"What kind of textbook did they try to take?" Gaia feigned concern when her real intent was to collect information. Was there perhaps a spy in their students? "Was it damaged? Do we need to replace it?"

"Oh no no no no," the shrew hastened to clarify, she shook her head and hands to emphasize her 'stop' sentiment. "The book is fine, the chain the book is attached to... not so much." She shrugged. "We'll have a blacksmith fix the chain, it'll be done tomorrow. We don't have any classes which require dimensional studies at present, so it'll be fine."

Dimensional studies? Teleportation, perhaps?

"...I know something about dimensional studies," Gaia offered, her gaze flitted between Tina and the shrew. She didn't know her coworkers names yet, she only knew Su'ume from clan politics and Herriet from being a massive pin in her cushion. "It's used in the creation of storage spaces, and magical homes. If the student wants to learn, I could tutor them?"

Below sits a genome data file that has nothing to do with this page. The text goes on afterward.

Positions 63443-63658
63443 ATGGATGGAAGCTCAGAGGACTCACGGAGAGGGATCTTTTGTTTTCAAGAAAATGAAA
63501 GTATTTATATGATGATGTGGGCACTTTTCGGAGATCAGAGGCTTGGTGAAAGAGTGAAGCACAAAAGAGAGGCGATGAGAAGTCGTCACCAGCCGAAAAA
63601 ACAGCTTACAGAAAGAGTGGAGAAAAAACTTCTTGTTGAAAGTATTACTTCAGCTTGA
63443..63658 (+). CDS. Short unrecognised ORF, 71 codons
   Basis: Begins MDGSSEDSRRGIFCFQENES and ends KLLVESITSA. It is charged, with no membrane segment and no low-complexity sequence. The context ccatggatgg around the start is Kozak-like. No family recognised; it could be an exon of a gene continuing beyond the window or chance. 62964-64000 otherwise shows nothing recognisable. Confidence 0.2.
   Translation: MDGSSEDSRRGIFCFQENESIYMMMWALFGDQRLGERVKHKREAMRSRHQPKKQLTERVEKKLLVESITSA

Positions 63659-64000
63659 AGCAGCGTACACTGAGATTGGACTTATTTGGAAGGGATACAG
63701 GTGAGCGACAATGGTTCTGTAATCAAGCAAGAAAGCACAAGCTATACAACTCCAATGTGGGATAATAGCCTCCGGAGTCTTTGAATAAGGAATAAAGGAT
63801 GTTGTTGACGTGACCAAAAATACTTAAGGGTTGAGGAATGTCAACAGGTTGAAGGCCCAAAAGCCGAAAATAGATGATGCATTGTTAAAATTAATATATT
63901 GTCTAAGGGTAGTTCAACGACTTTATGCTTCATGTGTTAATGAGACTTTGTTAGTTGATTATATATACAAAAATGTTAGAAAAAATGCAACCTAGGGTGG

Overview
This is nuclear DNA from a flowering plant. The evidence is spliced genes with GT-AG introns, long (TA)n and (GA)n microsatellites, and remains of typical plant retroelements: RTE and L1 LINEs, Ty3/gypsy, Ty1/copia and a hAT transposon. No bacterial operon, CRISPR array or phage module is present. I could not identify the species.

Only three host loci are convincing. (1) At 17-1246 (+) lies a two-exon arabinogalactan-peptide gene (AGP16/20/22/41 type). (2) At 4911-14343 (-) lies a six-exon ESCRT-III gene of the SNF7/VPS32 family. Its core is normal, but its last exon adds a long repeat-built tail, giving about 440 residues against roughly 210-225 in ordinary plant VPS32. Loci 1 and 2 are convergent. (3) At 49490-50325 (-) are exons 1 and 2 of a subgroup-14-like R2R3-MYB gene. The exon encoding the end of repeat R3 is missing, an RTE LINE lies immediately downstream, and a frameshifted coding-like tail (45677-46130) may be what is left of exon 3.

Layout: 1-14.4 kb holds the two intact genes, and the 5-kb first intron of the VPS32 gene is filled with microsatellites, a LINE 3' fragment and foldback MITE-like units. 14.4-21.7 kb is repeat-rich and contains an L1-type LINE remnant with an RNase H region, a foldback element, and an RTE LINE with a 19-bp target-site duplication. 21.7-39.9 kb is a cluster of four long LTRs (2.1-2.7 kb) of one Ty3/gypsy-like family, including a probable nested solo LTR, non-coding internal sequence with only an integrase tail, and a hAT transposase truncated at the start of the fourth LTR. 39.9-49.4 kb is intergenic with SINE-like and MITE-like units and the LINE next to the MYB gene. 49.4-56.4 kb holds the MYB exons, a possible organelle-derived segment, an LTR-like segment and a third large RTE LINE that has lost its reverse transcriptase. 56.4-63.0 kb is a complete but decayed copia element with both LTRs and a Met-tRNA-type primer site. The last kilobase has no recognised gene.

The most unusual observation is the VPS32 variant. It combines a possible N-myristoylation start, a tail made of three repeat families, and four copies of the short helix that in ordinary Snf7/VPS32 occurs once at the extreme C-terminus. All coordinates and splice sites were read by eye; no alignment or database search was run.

The offer wasn't serious, it was unlikely that any assassin student would know enough spellcraft to even attempt dimensional studies. But both Tina and the shrew had mindshields – so she could only feel their emotions of frustration and annoyance about who the student was.

She was a cat, curiosity was their cardinal sin.

Tina looked at her like she was drowning and Gaia had thrown her a rope, her eyes gleamed with relief under her hood. "Would you? Oh, that would help so much."

Per the adage, curiosity sometimes killed the cat. As she chanted 'shit' ad nauseum in her head at the unexpected acceptance, she could only hope the satisfaction would bring her back.


Illyria Scorcros

In the forest outside Pudrock's western wall, the Forestgate neighborhood, two winged people used fighting to occupy their bodies while they processed their thoughts.

People thought they were weak. For being a healer, for being a poodle, for being pink.

Gemenes swept his leg, just slow enough for Illyria to see it and dodge. A ploy to create space so he could generate momentum on an attack run.

He didn't think they were weak. Gemenes offered instruction in exchange for instruction. If they couldn't physically keep up, he'd train them until they could.

Illyria jumped up and over Gemenes with the aid of their wings. They planted both feet on Gemenes' scalp, sprung off his head and jumped behind him. Gaining height was always their strongsuit with their wings.